France's little animal kingdom - pet food market - Statistical Data Included

France's little animal kingdom - pet food market - Statistical Data IncludedWith favorite dogs bundled lovingly into shoulder bags for riding on the Metro or curled up under tables at its famous sidewalk cafes, Paris is paradise for pets--and France is one of Europe's best markets for pet food products. The "myth" of tiny dogs nestled in shopping bags at Le Bon Marche or under chairs at Paris's five-star restaurants is not a myth at all.

In fact, France has the largest pet population in Europe, with 10.2 million dogs, 8.5 million cats, 7 million birds, 2 million rodents and a remarkable 27 million fish. The French are simply animal lovers, with 53 percent of households having at least one pet.

Going to the Dogs? Far From It!

The $2.8-billion pet food market is a testament to the special feeling the French have for their pets. About 53 percent of that total goes for dog food, and roughly 38 percent goes for cat food. For the last three years, overall pet food sales have grown at a healthy 3 percent a year.

French consumers' number of shopping trips for their pets and their average expenditures have increased markedly, too. In 2000, the dog food market grew 3.5 percent from the year before, and the cat food market 3 percent. Dog owners spent an average $120, and cat owners an average $86, on their animal companions. But the rodent pet food segment grew the fastest, surging 9 percent.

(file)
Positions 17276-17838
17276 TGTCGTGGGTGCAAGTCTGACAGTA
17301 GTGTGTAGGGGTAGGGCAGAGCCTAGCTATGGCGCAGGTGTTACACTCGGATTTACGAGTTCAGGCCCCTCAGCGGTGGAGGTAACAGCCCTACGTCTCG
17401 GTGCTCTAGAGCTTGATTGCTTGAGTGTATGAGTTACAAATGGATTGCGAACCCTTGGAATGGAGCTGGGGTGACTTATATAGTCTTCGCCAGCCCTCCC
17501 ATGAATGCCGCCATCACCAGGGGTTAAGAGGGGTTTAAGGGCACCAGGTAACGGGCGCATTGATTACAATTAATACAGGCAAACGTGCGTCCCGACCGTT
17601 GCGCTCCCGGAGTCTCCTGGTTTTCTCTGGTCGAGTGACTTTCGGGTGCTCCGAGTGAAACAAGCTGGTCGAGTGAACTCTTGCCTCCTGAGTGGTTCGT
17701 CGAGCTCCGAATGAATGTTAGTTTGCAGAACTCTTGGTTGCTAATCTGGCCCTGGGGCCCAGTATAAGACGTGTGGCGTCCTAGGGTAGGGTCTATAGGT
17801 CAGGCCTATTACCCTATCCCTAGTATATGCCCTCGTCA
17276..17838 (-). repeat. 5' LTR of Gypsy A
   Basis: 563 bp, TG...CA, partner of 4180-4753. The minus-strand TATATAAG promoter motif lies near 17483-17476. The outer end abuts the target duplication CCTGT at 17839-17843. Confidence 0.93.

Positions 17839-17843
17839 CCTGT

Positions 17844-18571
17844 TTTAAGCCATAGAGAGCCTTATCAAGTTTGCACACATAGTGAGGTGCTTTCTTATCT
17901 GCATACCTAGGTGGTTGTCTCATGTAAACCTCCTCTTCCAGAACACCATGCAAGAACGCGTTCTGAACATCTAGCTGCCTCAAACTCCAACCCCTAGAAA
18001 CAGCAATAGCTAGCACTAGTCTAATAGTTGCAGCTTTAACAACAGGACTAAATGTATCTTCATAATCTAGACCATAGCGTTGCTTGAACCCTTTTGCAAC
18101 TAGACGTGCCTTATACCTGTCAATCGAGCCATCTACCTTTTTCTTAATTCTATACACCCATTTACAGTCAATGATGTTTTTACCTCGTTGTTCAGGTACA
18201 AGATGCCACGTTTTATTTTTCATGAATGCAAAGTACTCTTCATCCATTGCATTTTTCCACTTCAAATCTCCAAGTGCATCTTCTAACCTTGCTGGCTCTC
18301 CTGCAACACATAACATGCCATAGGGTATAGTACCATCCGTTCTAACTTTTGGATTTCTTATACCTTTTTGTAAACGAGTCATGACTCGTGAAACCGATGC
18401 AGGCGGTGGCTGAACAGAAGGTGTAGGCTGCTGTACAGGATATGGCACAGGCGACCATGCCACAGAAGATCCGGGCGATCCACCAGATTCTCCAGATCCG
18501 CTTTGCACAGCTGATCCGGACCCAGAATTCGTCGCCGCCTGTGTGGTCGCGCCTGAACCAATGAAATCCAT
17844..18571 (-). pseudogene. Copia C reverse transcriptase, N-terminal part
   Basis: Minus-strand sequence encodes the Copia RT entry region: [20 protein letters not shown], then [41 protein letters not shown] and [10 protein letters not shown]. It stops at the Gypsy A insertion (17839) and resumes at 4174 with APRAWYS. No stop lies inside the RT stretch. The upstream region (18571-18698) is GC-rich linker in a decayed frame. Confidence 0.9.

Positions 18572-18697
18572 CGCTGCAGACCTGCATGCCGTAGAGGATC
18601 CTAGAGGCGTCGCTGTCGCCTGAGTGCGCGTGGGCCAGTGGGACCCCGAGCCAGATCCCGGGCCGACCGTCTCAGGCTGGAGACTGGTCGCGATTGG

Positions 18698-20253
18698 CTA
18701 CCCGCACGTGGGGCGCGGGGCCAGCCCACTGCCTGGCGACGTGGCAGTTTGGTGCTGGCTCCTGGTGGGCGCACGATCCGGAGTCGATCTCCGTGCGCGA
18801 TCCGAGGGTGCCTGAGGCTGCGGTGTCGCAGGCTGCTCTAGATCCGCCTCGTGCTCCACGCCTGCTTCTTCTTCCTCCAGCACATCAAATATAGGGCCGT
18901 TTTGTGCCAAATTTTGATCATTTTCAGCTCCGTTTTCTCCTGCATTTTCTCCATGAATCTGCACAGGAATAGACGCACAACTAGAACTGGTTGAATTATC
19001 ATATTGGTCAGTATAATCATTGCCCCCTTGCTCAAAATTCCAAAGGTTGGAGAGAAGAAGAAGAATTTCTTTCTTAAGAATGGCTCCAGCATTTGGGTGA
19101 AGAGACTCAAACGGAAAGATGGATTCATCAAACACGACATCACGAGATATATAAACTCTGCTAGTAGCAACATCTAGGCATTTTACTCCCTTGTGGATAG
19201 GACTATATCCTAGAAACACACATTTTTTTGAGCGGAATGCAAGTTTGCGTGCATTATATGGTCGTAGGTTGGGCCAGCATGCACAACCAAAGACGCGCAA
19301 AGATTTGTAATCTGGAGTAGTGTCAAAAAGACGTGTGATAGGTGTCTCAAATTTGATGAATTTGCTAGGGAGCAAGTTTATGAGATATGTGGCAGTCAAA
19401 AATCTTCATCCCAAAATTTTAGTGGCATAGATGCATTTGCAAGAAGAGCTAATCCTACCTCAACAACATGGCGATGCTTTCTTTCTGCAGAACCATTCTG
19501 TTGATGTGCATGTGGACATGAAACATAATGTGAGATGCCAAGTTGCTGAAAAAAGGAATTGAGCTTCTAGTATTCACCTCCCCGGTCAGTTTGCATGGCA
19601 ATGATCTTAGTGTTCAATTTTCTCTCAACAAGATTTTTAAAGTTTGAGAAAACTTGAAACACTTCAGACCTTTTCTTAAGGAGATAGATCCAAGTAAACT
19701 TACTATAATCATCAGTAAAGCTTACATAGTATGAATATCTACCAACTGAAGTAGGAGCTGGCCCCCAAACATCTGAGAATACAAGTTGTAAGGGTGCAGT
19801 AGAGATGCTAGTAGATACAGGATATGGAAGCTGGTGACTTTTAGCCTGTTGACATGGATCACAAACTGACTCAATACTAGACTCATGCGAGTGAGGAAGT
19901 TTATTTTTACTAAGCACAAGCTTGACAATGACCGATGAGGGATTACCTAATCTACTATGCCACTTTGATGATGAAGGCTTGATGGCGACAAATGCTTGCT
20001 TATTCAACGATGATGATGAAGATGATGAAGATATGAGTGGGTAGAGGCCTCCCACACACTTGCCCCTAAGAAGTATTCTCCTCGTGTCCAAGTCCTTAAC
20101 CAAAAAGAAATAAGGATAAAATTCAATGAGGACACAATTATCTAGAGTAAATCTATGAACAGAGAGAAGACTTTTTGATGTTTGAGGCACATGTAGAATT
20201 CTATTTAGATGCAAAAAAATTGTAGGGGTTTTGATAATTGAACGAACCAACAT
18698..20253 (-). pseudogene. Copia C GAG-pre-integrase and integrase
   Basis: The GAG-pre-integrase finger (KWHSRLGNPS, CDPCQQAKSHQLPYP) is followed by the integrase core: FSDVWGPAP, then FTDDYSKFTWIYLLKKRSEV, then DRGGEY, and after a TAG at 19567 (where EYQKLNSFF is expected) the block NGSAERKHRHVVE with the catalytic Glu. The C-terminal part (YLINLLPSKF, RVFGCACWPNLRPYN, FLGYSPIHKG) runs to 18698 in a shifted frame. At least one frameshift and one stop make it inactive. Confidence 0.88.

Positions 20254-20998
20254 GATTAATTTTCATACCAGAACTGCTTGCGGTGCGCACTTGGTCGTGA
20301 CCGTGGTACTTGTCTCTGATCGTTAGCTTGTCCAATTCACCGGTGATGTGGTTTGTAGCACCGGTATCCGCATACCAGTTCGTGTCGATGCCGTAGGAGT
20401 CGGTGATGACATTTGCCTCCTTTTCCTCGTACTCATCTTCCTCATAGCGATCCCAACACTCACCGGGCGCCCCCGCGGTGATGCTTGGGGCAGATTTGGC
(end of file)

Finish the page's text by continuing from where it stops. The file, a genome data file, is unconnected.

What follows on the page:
Supermarket chains dominate French pet food distribution, accounting for 78 percent of all sales. Sales of products going through the specialized distribution network (pet shops, garden centers and specialty supermarkets) make up another 14 percent. The rest of the market is shared among veterinarians, groomers and seed merchants. But the greatest proportion of high-value and import product sales come from veterinary clinics, grooming salons, garden centers and traditional pet shops.

Garden centers are proving to be France's most dynamic distribution network for pet food, with sales growth of 10 percent in 2000. By comparison, traditional pet shops posted only 4 percent growth in that year's firm sales recovery.

The Competitive Pack